|Palazzo Muti Papazzurri|
It is thought it was constructed for the newly married Pompeo Muti Papazzurri and Maria Isabella Massimo. A print of 1699 shows a large townhouse built around an open cour d'honneur, the court being entered through a triumphal arch at the centre of a Baroque screen linking the two flanking wings. The screen still remains but has today had rooms built above it, thus completely altering the open appearance of the palazzo to a plain closed façade.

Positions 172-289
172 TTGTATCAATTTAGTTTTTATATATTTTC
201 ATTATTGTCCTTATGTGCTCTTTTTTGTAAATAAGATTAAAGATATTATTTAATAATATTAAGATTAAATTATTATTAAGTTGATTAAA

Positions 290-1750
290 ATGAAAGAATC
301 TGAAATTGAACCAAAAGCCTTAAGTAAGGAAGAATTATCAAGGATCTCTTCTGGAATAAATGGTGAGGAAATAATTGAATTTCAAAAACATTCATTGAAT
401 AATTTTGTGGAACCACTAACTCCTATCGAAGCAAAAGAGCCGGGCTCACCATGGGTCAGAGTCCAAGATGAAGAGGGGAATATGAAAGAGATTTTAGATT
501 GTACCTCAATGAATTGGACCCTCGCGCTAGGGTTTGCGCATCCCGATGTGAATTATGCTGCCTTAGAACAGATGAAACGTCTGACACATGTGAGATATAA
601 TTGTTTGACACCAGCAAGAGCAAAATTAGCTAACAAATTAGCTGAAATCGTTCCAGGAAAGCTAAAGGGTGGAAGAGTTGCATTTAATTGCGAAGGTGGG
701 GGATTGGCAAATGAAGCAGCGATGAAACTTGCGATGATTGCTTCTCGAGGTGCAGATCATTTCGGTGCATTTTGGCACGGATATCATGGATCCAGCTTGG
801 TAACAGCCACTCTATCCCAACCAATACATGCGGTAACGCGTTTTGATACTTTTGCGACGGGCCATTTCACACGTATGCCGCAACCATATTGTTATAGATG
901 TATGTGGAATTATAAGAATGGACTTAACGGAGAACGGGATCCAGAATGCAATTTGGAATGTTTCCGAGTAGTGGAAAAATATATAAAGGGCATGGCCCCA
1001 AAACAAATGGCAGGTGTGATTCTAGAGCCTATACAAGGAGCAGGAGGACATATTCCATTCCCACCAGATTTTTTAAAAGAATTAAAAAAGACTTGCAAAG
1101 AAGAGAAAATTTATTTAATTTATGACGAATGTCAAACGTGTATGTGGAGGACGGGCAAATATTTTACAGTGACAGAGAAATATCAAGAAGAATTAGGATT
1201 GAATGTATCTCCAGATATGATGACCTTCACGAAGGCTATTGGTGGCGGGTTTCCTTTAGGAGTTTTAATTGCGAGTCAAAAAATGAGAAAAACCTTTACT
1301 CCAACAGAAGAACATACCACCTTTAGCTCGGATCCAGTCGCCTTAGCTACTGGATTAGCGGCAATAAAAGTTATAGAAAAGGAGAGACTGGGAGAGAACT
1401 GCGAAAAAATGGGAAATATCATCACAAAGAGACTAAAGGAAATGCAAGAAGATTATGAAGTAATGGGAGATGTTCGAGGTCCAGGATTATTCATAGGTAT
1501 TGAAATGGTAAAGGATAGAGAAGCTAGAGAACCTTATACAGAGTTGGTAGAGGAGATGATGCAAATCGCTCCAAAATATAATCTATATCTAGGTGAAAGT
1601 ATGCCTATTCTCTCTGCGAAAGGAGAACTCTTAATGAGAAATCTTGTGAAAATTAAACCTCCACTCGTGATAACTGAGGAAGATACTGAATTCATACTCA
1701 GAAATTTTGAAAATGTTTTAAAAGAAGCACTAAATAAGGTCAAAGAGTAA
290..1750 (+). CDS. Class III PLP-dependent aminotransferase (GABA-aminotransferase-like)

During the 18th century the palazzo formed the centre of a family complex of properties which were rented in their entirety to the Stuarts, pretenders to the British throne; thus for a time the palazzo was the home of a court in exile.
The 17th and 18th century interior decoration of the palazzo has been preserved complete with their frescoed ceilings. The gallery, one of the principal reception rooms, has frescos depicting scenes from classical mythology attributed to Giovanni Francesco Grimaldi and Niccolò Berrettoni. Grimaldi was one of the most fashionable painters of his day having worked extensively for Cardinal Mazarin.
Today the palazzo houses the Pontifical Biblical Institute.
- Jacobite Gazetteer
- Palazzo Muti Papazzurri retrieved 12 February 2007